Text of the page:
David Martin Currie
David Martin Currie was a wealthy shipowner who loaned numerous objects (including ceramics, manuscripts, metalwork and woodwork) to the Museum between 1887 and 1920. On his death, the objects exhibited on loan became part of the permanent collection.
David Martin Currie was born in Greenock, Scotland, in 1837, the youngest son of James and Elizabeth Currie. He was a partner with the family enterprise Messrs Donald Currie & Co, a firm of shipowners with offices in Fenchurch Street, London. In 1904 an office clerk was prosecuted for the theft of valuable works of art (including 30 miniatures and a gold snuff box) from Currie’s office seven years earlier; several of these were discovered by chance when a dealer invited Currie to inspect a collection of objects that he hoped to sell him and Currie recognised them as his own. According to a notice in The Times, ‘during the Crimea War [Currie] served with the Cunard Line, taking troops to the Crimea, and succeeded in getting into the trenches before Sevastopol until he was discovered and sent back to his ship’.
The success of the shipping firm enabled him to pursue his interest in works of art and he was a well-known figure in the sale rooms both in London and on the Continent and ranked alongside George Salting and John Henry Fitzhenry as a connoisseur and collector. Currie died at Camden Hill Court, Kensington, on 16 September 1920, aged 84. He bequeathed to the Museum ‘all the works of art belonging to him, including arms, armour, bronze, metalwork, enamel, Sevres and other porcelain, majolica, missals, tapestry, and other things which may be on loan at the museum’. The residue of his collection was auctioned at Christie’s.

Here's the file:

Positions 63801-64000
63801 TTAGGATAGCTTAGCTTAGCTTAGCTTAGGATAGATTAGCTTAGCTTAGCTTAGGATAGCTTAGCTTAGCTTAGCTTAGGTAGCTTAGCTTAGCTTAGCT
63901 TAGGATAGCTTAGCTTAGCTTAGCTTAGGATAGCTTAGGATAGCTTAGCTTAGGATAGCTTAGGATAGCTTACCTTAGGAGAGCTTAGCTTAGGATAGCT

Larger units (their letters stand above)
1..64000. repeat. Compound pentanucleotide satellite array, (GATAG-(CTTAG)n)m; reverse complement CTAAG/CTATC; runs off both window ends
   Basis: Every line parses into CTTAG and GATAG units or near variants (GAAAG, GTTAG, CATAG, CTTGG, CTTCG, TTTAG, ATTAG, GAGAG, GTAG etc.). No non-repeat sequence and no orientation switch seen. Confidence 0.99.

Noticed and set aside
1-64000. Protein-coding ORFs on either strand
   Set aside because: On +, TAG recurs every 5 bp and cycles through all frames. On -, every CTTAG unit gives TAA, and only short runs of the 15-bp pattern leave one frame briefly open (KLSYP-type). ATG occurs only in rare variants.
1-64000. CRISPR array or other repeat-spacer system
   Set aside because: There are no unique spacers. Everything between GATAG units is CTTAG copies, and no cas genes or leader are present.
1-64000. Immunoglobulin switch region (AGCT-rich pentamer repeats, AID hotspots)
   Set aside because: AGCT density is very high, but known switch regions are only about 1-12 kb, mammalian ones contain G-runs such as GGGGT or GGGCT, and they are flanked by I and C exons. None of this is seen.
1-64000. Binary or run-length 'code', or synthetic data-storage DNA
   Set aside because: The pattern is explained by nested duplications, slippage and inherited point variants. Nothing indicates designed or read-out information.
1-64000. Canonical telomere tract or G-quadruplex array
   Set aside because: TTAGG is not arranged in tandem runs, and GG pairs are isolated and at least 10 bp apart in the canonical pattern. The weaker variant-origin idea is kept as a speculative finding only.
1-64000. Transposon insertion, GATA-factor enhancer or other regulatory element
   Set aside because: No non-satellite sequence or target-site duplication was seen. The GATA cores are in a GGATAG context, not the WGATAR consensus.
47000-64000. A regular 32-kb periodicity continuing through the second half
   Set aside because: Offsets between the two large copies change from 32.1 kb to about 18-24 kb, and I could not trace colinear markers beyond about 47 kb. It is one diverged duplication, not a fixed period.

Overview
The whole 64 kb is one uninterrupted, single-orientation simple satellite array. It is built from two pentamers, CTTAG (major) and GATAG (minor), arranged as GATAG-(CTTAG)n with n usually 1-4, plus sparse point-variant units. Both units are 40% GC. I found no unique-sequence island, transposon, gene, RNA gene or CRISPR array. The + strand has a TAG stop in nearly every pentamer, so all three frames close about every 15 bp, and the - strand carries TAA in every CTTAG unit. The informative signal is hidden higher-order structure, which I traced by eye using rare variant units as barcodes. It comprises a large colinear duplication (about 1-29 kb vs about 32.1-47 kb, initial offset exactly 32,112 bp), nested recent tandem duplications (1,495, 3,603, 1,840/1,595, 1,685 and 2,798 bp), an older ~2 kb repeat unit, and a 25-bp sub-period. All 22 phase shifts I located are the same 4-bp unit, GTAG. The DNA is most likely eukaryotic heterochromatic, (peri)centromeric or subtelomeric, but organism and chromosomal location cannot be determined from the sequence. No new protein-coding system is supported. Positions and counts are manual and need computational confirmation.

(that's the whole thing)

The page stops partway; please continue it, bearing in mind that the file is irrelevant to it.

Information in the V&A Archive
MA/1/C3543/1-2: Nominal file – David M. Currie
MA/30/263-264: Central Inventory registers
MA/31/6: Register of loans in
MA/49/2/101: Press cuttings
List of the Principal Acquisitions for the Year 1921. London: Published under the Authority of the Board of Education, 1925
Selected printed works
‘The Charge of Stealing Curios.’ The Times. 25 February 1904
‘Central Criminal Court.’ The Times. 2 March 1904
Murray, Miraschal. Union-Castle Chronicle, 1853-1953. London: Longman, Green and C0., 1953
Porter, Andrew. ‘Currie, Sir Donald (1825–1909).’ Oxford Dictionary of National Biography. Oxford: Oxford University Press, 2004
To locate material in the National Art Library, please search the Library Catalogue.